“Privacy is the right or opportunity to decide who has access to your personal information and how that information should be used.” – Teen Privacy Online
Despite the fact that Airport body scans reveal all, apparently 99% of passengers have chosen these over the traditional body-search-via-wand-and sometimes-pat-down technique most commonly used. Is this a real choice in terms of maintaining personal dignity and privacy? I think not.
As technology advances it seems that privacy becomes more and more difficult to maintain. Some say that our attitudes towards privacy are changing as online social networking becomes more popular. The problem is that, as with airport screening, we allow our choices to be determined by the technology, and unwanted public exposure is the result.
While we may not have control over security measures at airports, we most certainly do have control over online exposure. As educators we must understand how and why to exert control over our personas and privacy online, and we must share that knowledge with our students.
Making Private Matters Public
This video from the Office of the Privacy Commissioner of Canada frames social networking from the site owner’s point of view.
There are plenty of examples of the perils of online ignorance and stupidity on social networking sites. Some are due to careless or negligent of users; some are due to the shortcomings or negligence of technology providers, and some are due to criminal intent.
Social networking comes with a price says, “According to the most recent data from comScore Inc., nearly 17 million Canadians have a Facebook profile, 4.5 million are on MySpace, 14.5 million visit YouTube every month, 3.6 million upload photos to the sharing site Flickr.com.” Many of these people risk identity theft, permanent damage to their reputations, and may even court personal harm by leaving profiles open to all. Reporters collected detailed and specific information (phone number, address, maps to workplaces and homes) and photographs, some sexually explicit, about 12 Canadians, including several under 18, by looking at their public profiles.
When Social Media Bites cites several “online acts of idiocy,” such as the burglar who checked his Facebook profile in mid-crime and the woman who applied for a job, used the company name in a tweet to friends about how she’d hate the work, then was surprised that a company employee read her tweet.
Some sites make it almost impossible for users to maintain privacy. Privacy complaint filed against Edmonton-based social-networking site details issues with Nexopia, where “users can upload a variety of information from age and interests, to e-mail addresses and photos, all of which then becomes searchable. Privacy settings can later be set to hide personal information, however, four details — username, sex, location and age — can never be changed or deleted.”
In addition, unscrupulous scammers capitalize on our privacy fears. Who’s watching you really? shares that just two phishing sites collected Facebook log-in information from 350,000+ people so eager to find out ‘who was “spying” on their profile (there’s been a lot of media about insurance companies accessing social media sites as a way to deny claims), that they fell for the bait – hook, line and sinker.’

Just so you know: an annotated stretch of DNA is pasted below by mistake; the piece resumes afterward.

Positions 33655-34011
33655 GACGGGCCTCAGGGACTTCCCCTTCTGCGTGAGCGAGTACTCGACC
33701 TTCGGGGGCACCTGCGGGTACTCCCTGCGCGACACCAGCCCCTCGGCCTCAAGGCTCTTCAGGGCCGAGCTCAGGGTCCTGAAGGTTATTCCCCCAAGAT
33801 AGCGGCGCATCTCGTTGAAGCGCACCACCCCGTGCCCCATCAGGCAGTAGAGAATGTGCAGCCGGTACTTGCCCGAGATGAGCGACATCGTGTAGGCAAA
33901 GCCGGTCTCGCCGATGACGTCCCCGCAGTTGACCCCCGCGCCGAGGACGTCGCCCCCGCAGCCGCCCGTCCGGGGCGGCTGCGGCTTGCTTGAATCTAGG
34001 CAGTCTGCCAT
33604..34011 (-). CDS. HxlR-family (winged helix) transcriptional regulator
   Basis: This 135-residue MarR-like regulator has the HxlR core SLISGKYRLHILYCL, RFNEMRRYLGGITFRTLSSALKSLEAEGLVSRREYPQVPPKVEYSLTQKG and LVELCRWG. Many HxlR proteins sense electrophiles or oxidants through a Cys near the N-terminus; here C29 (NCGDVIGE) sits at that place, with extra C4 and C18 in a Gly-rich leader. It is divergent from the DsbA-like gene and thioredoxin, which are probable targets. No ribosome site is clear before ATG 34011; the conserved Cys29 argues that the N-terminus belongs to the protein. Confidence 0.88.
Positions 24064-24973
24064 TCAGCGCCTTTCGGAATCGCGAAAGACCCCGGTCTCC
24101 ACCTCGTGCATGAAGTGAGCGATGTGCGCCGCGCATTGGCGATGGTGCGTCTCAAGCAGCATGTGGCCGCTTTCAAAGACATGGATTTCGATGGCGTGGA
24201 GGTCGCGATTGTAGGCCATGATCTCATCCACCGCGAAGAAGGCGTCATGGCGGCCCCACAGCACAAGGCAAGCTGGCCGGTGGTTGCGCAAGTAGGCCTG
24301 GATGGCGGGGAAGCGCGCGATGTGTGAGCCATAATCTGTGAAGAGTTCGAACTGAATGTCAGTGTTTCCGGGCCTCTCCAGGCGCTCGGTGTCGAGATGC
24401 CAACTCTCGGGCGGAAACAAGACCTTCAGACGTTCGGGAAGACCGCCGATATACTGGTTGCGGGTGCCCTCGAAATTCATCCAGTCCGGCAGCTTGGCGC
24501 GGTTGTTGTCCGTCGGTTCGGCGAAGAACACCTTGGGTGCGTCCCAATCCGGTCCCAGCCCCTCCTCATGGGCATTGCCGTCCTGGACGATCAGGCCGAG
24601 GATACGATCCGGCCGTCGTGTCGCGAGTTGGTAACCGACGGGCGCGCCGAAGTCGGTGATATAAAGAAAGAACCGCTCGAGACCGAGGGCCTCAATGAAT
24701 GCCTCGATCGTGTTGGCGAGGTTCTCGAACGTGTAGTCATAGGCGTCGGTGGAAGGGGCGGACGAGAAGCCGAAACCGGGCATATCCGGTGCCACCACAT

In Making Sense of Privacy and Publicity, danah boyd points out that with many social networking sites , “the conversation is public by default, private through effort.” For many users it isn’t always easy to figure out how and when it’s appropriate to set the mode to private.
Watch Social Media Risks below for a much more detailed look at the issues.
What can we as educators do?
While our government is moving to protect online privacy for us and for our children, we need to be pro-active with our students. There are many resources available to help us teach our students (and their parents) about privacy and social networking.
danah boyd provides excellent advice on how to begin. She says,
“Rather than approaching teens and telling them how things should be, why they shouldn’t be putting material online, please consider the value of opening up a dialogue. You have a lot to learn from what teens are trying to do; you once had to make sense of public life too. The difference is that they are doing it in the new environment. Take what you know and then actively listen to teens. Through their struggles, you can see what is new and different.
The key to guiding teens – and for that matter, yourselves – is to start by asking questions. What are you trying to achieve? Who do you think you’re talking to? How would you feel if someone else was looking? What if what you said could be misinterpreted? Start these conversations when your children are young and help them learn how to evolve. There’s no formula for them either.”
What works for me…: Owning Your Digital Identity – Start by investigating/cleaning up your own online presence. Establish your online identity, reputation, and persona, and protect it with these invaluable guide. Then teach these techniques to your students.
Educate yourself, your colleagues, and your students with these Google videos:
Office of the Privacy Commissioner of Canada – My Privacy, My Choice, My Life – site for young people about protecting one’s privacy, including videos created by teens such as this one.
Office of the Privacy Commissioner of Canada is a huge site with a wealth of resources about privacy
In Your I !, a Canadian site, provides a unit on privacy education for teens, with videos, scenarios, discussion guides and much more.
Check out bNetS@vvy with articles such as Not Your Parents’ Internet: Understanding “Web 2.0″ Safety by lawyer and educator Nancy Willard.
Common Sense Media provides extensive resources for parents, educators, and children. Check out the Facebook Privacy Settings: What Parents Need to Know .
And let’s not become so desensitized to our privacy that this also becomes the norm: